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Oo la la! A look at Disney in France
Walt Disney Studios Paris - A photo essay and review by Ian Parkinson

Television Production Tour at Walt Disney Television Studios

Walt Disney Studios Paris

This was not open on the day of the preview. The park guide says, "Smile, you're on camera. It's the wonderful world of TV and your invited to witness a live studio production."

Walt Disney Studios Paris


Cinemagique is housed is a large theatre. It has great seating with a steep rake, making sure everyone in the audience has a great view of the screen. Note that I said screen here rather than stage, even though this attraction does have a live element.

Basically, Cinemagique is a film. The idea of the attraction is that a "member of the audience" (actually a cast member) accidentally gets pulled into the movies, and we get to experience it with him.

Walt Disney Studios Paris

While the idea is good and the actual film editing is excellent, the theatre effects are minimal. Apart from a couple squirts of water during a rainstorm, and the sinking of the Titanic, the audience does not get to experience anything at all. What little effects there are happen either on the front of the stage or to the screen itself.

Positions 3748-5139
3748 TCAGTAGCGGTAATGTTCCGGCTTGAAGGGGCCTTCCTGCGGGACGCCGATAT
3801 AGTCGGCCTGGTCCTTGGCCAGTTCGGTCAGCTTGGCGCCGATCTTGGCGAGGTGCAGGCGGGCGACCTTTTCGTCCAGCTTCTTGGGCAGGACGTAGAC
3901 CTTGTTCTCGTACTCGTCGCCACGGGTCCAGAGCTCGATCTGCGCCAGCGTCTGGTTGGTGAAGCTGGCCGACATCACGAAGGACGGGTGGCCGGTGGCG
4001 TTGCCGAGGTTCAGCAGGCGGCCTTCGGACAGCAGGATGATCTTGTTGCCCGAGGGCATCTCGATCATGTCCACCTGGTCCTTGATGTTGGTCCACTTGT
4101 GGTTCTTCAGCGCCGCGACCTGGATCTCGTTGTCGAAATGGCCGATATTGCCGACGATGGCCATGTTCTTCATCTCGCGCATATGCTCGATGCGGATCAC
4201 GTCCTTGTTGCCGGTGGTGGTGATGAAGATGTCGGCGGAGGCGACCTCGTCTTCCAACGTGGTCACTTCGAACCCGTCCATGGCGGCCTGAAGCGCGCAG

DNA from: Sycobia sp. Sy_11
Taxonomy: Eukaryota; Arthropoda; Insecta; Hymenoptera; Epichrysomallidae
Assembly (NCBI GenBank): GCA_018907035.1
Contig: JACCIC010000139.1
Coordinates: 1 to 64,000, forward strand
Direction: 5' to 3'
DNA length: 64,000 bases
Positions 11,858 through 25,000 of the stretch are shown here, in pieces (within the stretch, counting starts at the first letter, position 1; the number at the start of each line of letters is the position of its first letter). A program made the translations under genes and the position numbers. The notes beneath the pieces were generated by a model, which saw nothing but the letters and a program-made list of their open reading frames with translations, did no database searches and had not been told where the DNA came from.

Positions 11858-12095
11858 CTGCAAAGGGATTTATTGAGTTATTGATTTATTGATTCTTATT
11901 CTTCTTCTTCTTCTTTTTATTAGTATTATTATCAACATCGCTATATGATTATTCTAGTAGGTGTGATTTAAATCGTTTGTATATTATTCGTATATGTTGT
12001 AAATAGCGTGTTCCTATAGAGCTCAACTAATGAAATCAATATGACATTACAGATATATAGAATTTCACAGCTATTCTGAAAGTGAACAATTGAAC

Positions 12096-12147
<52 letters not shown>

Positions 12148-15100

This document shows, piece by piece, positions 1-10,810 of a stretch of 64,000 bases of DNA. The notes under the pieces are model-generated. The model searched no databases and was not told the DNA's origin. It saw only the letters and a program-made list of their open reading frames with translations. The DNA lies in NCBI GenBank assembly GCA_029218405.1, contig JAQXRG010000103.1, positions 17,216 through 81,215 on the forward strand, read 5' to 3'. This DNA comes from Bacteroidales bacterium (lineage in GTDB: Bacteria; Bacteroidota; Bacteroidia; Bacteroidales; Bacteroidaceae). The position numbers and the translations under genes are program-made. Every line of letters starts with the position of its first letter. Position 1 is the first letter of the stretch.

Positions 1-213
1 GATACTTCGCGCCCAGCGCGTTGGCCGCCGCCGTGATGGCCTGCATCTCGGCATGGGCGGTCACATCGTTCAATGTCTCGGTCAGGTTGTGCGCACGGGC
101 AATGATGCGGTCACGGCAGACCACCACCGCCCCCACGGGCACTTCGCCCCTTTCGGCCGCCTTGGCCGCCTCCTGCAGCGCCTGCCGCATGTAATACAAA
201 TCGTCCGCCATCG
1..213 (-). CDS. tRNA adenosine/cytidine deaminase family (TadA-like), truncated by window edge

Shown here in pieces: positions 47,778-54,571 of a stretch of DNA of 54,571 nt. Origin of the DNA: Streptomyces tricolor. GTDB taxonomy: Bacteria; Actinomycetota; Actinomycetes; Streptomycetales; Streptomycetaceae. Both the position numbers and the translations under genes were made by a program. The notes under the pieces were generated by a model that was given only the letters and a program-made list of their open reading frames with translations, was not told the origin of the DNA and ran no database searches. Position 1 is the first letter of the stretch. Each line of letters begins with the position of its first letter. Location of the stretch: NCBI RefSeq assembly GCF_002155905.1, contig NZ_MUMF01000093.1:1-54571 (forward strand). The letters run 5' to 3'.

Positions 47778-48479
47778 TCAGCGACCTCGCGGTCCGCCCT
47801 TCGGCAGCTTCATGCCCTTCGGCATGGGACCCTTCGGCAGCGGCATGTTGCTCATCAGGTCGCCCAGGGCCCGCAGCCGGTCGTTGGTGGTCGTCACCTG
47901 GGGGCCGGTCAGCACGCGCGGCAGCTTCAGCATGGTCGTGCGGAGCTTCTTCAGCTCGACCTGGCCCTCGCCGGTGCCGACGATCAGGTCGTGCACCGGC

Walt Disney Studios Paris

It's a nice film staring Martin Short, with some clever editing and use of some wonderful clips from classic movies. I doubt however, that it will have much repeat value. It is not in 3-D like Honey I Shrunk The Audience or Jim Henson's Muppet*Vision 3D, and it does not have the movement and large screen like Soarin' over California. Instead, Cinemagique is basically a collection of film clips with a small number of theatre effects.

Odds and Ends

By the way, visitors should know that the FastPass service will only be available on three attractions. They are the Magic Carpets, Rock Ďní Roller Coaster and the Tram Tour, the other attractions do not have FastPass capability and it doesnít look like it will be added in the future.

Walt Disney Studios Paris

As far as entertainment goes things are not a great deal better. You do get some nice musical groups performing in Studio One through the day, and characters make appearances here and there around the park (see photo below).